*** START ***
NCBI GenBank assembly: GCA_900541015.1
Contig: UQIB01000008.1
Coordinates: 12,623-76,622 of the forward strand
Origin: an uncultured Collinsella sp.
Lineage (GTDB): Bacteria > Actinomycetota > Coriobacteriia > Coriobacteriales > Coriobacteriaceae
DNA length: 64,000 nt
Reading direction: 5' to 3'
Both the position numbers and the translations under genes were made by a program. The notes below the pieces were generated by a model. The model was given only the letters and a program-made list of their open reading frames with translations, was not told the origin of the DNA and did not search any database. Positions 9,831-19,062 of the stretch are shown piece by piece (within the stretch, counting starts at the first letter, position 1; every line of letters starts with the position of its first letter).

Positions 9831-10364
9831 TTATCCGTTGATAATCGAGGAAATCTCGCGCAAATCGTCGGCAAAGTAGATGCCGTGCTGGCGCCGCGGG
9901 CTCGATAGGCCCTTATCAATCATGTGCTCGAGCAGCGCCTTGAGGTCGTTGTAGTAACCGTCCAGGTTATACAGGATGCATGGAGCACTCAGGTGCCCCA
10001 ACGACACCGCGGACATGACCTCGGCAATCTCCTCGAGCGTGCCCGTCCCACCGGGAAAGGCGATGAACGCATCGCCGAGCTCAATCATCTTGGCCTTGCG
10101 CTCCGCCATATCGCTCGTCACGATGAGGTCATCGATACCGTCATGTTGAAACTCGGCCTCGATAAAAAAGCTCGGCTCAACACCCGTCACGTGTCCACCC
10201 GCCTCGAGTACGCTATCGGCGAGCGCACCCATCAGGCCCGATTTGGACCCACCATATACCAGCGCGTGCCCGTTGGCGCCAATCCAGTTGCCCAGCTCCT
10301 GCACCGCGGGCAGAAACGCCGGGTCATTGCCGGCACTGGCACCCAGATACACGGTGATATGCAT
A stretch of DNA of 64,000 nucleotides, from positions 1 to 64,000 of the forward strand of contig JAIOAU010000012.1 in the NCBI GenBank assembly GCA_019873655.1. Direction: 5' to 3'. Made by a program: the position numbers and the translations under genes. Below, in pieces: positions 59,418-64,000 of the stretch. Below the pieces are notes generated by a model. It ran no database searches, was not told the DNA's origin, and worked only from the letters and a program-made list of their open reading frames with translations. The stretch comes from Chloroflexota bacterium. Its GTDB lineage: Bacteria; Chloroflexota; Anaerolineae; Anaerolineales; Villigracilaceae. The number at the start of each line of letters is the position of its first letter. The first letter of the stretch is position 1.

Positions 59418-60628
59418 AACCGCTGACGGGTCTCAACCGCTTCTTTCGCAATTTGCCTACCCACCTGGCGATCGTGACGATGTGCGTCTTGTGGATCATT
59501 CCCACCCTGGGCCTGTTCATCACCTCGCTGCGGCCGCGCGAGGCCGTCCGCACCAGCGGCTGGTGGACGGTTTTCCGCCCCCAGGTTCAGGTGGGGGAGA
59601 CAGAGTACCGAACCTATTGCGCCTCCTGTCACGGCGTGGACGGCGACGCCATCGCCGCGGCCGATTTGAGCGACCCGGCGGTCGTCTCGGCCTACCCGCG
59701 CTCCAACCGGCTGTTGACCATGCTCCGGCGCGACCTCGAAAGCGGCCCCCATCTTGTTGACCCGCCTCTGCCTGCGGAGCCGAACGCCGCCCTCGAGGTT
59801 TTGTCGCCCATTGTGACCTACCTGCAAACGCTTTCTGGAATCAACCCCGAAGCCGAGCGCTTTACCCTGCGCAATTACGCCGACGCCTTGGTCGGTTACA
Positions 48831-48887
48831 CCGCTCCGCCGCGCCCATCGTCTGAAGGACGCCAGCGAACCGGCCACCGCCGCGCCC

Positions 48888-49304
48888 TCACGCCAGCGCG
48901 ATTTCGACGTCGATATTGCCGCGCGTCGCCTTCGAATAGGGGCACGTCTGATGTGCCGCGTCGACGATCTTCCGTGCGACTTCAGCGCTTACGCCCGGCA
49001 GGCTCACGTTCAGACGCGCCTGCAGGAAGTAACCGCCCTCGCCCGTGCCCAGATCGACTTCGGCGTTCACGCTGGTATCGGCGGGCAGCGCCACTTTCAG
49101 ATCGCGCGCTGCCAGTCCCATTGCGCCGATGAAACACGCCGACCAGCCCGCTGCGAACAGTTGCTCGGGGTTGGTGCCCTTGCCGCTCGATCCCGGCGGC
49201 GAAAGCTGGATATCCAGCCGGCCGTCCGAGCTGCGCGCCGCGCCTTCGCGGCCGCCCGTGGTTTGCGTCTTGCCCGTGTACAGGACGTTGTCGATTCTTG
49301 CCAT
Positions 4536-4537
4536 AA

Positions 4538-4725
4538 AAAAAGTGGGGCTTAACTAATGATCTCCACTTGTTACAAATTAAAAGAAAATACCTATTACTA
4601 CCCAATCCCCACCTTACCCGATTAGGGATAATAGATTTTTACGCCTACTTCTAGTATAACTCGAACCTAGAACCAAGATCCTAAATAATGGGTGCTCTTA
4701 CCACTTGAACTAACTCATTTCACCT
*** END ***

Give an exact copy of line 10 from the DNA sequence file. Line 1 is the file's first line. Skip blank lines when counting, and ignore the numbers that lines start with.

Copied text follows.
9831 TTATCCGTTGATAATCGAGGAAATCTCGCGCAAATCGTCGGCAAAGTAGATGCCGTGCTGGCGCCGCGGG